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Opinion

  • In the name of Kentuckians all along the route of the proposed Bluegrass Pipeline, I write to commend Senator Jimmy Higdon and the other eight Kentucky senators who co-sponsored a resolution expressing the desire of the Senate to protect our state from abuse of eminent domain and from unscrutinized siting of and absence of regulation for the misguided and frightening project called the Bluegrass Pipeline.

  • Last week, the General Assembly returned to the Capitol to re-draw the geographic lines that govern the 100-member House of Representatives and the 38-member Senate.
    It’s something we and every other state are called upon to do each decade, to reflect the differences in population found by the Census.

  • Terry Ward was like the uncle I never had.
    From basically the moment I was born he was like family.
    He and my mom and dad were the best of friends.

  • Driving while under the influence is an avoidable, inexcusable crime, and I applaud any community that has zero tolerance for it.

  • Rarely a week passes that I don’t receive a call or an e-mail from a constituent looking for contact information on a wide range of issues, including the critically important hotline to help prevent suicide among our veterans.

  • In today’s data-driven age, there is no shortage of comparative lists that states can use to check the progress they’re making. The rankings may not shed much light individually, but when enough are brought together, a much clearer picture begins to emerge.
    With that in mind, Kentucky and 14 of her fellow southern states got a chance earlier this summer to see how each stacks up in some especially crucial areas.

  • Pipeline people are singing out of tune
    "Amazing grace, how sweet the sound..." Yet, we were disturbed to read the Enterprise report that at last week's information meeting, Bluegrass pipeline officials, backed up by police, told the good Sisters of Loretto to stop the flow of their pipeline of grace, and stop singing.

  • At 11:37 a.m. on Friday, Aug. 9, my house was filled with smoke. More than likely, a melted gas line was already causing a blow-torch effect that burned through our basement floor, charred our first floor hallway and caused our cat, Moe, to perish from smoke inhalation.
    At 11:37 a.m., my friend, the newspaper publisher, called me to ask my house number.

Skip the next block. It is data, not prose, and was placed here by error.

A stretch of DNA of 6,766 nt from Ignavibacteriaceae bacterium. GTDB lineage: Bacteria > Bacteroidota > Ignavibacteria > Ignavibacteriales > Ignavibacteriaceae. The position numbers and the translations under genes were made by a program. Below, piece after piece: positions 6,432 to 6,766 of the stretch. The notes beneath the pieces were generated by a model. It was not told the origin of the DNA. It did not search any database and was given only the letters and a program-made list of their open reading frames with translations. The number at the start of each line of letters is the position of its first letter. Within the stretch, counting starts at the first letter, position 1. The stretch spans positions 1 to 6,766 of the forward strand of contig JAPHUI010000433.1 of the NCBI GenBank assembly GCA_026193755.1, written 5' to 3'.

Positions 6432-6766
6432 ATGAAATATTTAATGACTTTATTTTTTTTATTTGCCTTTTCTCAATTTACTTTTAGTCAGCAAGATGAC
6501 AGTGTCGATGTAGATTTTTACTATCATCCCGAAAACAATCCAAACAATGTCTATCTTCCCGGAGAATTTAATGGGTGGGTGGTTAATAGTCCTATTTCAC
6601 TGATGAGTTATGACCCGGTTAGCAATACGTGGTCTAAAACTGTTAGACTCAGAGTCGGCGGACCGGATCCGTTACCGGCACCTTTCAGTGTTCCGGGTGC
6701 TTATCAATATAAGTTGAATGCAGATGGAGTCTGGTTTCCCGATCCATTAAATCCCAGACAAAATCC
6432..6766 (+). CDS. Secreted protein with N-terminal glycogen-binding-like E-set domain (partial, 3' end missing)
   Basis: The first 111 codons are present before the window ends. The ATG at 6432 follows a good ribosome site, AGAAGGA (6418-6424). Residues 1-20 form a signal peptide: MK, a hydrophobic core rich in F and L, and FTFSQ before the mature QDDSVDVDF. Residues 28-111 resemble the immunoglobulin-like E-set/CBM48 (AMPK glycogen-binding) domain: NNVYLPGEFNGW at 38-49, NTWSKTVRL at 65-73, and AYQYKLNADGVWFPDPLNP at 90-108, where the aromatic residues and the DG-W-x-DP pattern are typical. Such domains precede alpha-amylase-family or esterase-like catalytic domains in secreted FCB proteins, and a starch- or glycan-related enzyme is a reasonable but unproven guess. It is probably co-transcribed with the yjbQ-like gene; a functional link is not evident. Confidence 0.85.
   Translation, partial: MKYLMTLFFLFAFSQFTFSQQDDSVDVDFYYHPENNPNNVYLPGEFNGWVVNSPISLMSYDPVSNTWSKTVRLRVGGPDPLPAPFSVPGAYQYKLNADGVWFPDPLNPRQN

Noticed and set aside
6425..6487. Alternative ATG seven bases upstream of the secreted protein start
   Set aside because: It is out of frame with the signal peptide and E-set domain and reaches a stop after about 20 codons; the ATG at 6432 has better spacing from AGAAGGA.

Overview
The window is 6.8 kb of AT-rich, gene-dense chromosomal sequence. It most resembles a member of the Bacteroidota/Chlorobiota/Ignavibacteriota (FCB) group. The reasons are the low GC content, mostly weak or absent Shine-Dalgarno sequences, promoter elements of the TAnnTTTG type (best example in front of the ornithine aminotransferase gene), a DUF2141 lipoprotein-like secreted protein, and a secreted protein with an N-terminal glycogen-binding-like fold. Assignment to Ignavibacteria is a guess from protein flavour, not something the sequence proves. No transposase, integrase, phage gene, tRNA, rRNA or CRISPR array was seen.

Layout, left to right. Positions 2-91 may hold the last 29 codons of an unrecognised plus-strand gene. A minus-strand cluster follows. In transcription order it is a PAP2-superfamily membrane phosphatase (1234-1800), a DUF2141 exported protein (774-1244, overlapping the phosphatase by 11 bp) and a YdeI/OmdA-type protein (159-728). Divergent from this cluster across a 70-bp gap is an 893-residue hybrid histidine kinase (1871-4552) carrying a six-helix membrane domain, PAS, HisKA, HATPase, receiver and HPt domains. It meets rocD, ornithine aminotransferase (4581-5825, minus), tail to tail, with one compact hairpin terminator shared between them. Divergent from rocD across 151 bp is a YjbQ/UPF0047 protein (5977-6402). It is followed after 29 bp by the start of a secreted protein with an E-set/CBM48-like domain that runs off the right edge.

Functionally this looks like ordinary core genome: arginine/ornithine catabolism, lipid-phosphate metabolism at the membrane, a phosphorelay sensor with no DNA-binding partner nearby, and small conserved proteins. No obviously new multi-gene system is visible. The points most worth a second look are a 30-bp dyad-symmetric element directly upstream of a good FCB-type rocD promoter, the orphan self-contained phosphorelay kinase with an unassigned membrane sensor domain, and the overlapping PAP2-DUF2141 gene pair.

"475."
    "Your house is on fire."

    ***

  • We may be a little more than halfway through 2013, but in Washington and state governments across the country, the focus is increasingly on federal actions taken in 2011.
    The issue can be summed up in one word: sequestration.

  • Say no to Bluegrass Pipeline
    We wish to commend all members of Marion County Fiscal Court for passage of the resolution to protect the health, safety, and property rights of citizens in this county against those private out-of-state interests involved with the proposed Bluegrass Pipeline.
    In this, our day of often lagging and unresponsive governmental leadership, our faith in fundamentals of the American way has been restored.

  • I was in the middle of writing this column when an email arrived in my inbox from BluegrassPipeline@Wiliams.com.
    “Recent news stories have given many Kentuckians an incorrect view of this project and what it means for the Commonwealth,” the email read.

  • For generations now, students have been taught that Abraham Lincoln was the first native Kentuckian to be U.S. President.
    Technically speaking, however, that’s not true.

  • By Hillary C. Wright
    Guest columnist

  • As we look for ways to increase Kentucky’s competitiveness, we are also looking for ways to reduce excessive spending and keep taxpayers from being unduly burdened. 

  • By Lynne B. Robey

    Executive Director, Central Kentucky Community Action Council

    Central Kentucky Community Action Council, Inc. is a 501(c)3 private nonprofit organization, established in 1966, that provides services to approximately 9,000 families, including 20,000 persons of low income in our eight county service area that includes Breckinridge, Grayson, Hardin, LaRue, Marion, Meade, Nelson and Washington Counties. Our central office is located in Lebanon.

  • By Joe Stevens

    Guest Columnist

    The IRS treats everyone the same, appointed government officials do not have leanings towards the party that appointed them, the Benghazi attack on Sept. 11, 2012 was not a terrorist attack, the shooting at the U.S. Air Force Base in Texas was “workplace violence,” and there were no private deals made by the Marion County School Board when considering the next superintendent.

  • As we look for ways to increase Kentucky’s competitiveness, we are also looking for ways to reduce excessive spending and keep taxpayers from being unduly burdened.

  • By Lynne B. Robey
    Executive Director
    Central Kentucky Community Action Council, Inc.

    Central Kentucky Community Action Council, Inc. is a 501c3 private nonprofit organization, established in 1966, that provides services to approximately 9,000 families, including 20,000 persons of low income in our eight county service area that includes Breckinridge, Grayson, Hardin, LaRue, Marion, Meade, Nelson and Washington Counties. Our central office is located in Lebanon.

  • By Joe Stevens, guest columnist

    The IRS treats everyone the same, appointed government officials do not have leanings towards the party that appointed them, the Benghazi attack on Sept. 11, 2012 was not a terrorist attack, the shooting at the U.S. Air Force Base in Texas was “workplace violence,” and there were no private deals made by the Marion County School Board when considering the next superintendent.